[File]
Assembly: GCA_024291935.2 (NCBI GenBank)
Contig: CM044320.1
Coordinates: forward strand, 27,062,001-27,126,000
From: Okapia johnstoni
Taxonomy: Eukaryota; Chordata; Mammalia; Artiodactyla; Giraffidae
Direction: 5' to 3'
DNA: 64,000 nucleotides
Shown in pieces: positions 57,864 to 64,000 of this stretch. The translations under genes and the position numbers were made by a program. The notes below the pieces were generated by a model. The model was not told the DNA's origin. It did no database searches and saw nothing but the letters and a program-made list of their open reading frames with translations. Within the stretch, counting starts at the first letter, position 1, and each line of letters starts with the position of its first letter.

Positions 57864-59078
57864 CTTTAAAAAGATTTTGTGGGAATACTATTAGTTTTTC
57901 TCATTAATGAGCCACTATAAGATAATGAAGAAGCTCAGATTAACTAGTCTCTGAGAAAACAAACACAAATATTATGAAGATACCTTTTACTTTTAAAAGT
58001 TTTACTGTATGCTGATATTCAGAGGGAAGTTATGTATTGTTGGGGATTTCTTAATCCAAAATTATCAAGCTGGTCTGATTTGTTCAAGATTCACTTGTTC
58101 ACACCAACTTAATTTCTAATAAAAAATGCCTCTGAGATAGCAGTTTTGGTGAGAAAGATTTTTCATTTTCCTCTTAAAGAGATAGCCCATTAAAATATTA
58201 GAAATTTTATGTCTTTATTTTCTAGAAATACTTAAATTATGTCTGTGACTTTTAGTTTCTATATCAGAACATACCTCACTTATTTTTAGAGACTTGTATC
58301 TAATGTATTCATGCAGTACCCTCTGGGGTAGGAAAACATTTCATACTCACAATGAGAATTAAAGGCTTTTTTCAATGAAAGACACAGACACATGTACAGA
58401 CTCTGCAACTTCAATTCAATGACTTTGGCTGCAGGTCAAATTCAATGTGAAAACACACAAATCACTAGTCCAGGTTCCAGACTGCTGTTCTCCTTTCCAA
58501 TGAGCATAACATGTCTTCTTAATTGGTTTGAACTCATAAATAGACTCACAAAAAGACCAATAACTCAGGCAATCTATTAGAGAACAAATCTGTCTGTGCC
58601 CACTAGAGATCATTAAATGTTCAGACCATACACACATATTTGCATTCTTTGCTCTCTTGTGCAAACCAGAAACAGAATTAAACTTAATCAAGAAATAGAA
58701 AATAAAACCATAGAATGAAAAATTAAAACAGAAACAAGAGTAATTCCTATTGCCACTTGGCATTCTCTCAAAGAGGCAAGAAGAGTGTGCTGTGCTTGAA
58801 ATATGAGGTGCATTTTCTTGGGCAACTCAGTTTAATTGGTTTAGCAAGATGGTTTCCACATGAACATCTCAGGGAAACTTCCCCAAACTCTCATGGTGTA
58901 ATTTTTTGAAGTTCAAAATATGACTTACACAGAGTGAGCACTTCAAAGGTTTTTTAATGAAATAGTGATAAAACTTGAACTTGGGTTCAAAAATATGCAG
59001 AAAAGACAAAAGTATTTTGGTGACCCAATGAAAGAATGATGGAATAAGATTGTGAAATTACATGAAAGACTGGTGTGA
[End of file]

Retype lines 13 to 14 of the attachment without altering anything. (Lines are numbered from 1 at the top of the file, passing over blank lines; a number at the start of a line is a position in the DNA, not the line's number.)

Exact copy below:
58101 ACACCAACTTAATTTCTAATAAAAAATGCCTCTGAGATAGCAGTTTTGGTGAGAAAGATTTTTCATTTTCCTCTTAAAGAGATAGCCCATTAAAATATTA
58201 GAAATTTTATGTCTTTATTTTCTAGAAATACTTAAATTATGTCTGTGACTTTTAGTTTCTATATCAGAACATACCTCACTTATTTTTAGAGACTTGTATC